The Food and Drug Administration is collaborating with the New York State Department of Health, the New York State Department of Agriculture and Markets and the Centers for Disease Control and Prevention to investigate an outbreak of 16 E. coli infections believed to be tied to a blend of organic spinach and spring mix sold at the Wegmans chain of supermarket.
Despite sweeping reform of food safety laws intended to make what we eat less dangerous, the number of Americans falling ill or dying from contaminated food has increased 44% in the past two years alone, according to a report released Wednesday.
Tainted cantaloupe, unsafe mangoes, meat and the recent peanut butter recall - which so far has infected 25 people, mostly children, in 19 states - has left consumers struggling to keep up with the dizzying list of ever-changing toxic edibles.
The United States Food Safety and Inspection Service announced that 2,310 pounds of ground beef products from Utah and 4,100 pounds of ground beef products from Hawaii are being recalled on fears that they may be contaminated with E. coli O157:H7.
Kellogg's, the parent company of popular cereals like Corn Flakes, Froot Loops and Rice Krispies, has issued a voluntary recall of its Mini-Wheats products "due to the possible presence of fragments of flexible metal mesh," according to information provided by the company. The affected products were sold at retailers nationwide, and there have yet to be any reports of injuries.
"At Kellogg, our number one priority is the quality and safety of our foods. We have a comprehensive metal control program that includes magnets and metal detection devices. We are working with our metal detector supplier to understand why the equipment did not detect the mesh fragments," said Kellogg's in an online statement.
The recalled products include Frosted Mini-Wheats Bite Size (Original) and Mini-Wheats Unfrosted Bite Size with the letters KB, AP or FK before or after the "Best If Used Before" date.
Dale and Thomas Popcorn is voluntarily recalling bags of its flavored, ready-to-eat Indiana-brand products due to a possible Listeria monocytogenes contamination, according to the Food and Drug Administration.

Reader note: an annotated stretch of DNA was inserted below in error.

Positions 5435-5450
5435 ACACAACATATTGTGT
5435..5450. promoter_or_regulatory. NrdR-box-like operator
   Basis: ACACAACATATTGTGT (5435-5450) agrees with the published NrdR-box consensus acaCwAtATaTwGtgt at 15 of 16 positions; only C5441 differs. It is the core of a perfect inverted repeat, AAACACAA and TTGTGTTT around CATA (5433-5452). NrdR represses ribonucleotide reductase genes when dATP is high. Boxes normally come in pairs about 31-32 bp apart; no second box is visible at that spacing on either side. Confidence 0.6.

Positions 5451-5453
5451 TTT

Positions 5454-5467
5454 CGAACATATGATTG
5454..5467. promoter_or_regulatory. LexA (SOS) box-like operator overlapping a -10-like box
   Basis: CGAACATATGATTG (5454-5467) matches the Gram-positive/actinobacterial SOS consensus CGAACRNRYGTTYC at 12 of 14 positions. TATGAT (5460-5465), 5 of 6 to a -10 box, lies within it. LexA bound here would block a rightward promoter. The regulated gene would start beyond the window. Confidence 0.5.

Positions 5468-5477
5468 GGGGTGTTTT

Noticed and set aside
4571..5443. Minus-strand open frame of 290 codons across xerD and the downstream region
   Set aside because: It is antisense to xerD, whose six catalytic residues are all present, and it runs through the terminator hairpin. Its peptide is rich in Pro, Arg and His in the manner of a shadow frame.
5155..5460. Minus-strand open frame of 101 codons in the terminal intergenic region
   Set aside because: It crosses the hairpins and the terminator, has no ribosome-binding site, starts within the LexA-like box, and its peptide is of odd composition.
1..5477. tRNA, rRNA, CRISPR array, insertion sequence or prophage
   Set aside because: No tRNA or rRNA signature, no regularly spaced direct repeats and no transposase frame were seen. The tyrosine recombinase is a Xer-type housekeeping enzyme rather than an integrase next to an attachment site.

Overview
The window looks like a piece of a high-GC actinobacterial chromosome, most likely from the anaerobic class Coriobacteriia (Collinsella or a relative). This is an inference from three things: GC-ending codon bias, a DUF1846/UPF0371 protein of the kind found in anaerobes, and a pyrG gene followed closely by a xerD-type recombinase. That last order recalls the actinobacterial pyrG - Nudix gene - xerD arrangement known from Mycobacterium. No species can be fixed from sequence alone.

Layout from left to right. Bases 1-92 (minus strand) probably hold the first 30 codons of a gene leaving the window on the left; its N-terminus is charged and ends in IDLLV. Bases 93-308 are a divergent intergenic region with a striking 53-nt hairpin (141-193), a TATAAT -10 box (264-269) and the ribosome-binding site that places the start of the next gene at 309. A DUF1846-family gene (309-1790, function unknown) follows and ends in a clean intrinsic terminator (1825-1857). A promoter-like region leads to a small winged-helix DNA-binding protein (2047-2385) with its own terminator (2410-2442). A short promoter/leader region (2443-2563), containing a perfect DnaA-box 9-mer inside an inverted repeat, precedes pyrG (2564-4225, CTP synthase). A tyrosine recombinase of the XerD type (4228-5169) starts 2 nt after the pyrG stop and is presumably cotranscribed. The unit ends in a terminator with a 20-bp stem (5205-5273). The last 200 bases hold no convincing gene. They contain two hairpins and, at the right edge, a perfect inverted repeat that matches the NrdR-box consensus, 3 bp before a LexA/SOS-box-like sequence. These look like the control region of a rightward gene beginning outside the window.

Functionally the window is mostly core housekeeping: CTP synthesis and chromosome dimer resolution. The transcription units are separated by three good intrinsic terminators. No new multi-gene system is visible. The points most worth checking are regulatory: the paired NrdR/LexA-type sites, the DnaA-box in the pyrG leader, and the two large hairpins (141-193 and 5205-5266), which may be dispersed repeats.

Food recalls are coming in fast and furious and it's often hard to keep track. This is the second in a series of recall round-ups in which we'll share the most up-to-date information on the foods you should be scrutinizing right now.
Sunland, Inc., has expanded its voluntary recall to include all of the products manufactured at its peanut butter and nut manufacturing plant in Portales, New Mexico.
The plant was shut down on Saturday, after Trader Joe's recalled its Creamy Salted Valencia Peanut Butter because it was linked to potential contamination with Salmonella, according to Katalin Coburn, Sunland's vice president for media relations.
Food recalls are coming in fast and furious and it's often hard to keep track. This is the first in a series of recall round-ups in which we'll share the most up-to-date information on the foods you should be scrutinizing right now.
Sunland, Inc., the manufacturer of Trader Joe’s Valencia Creamy Salted Peanut Butter which was recalled last week due to possible salmonella contamination, has expanded the recall to include all of its Almond Butter and Peanut Butter products manufactured between May 1, 2012 and September 24, 2012.
The Pennsylvania Department of Health and Massachusetts Department of Public Health and Rhode Island Department of Health announced Friday that Trader Joe’s Valencia Creamy Salted Peanut Butter made with sea salt may be linked to 29 cases of Salmonella Bredeney across multiple states.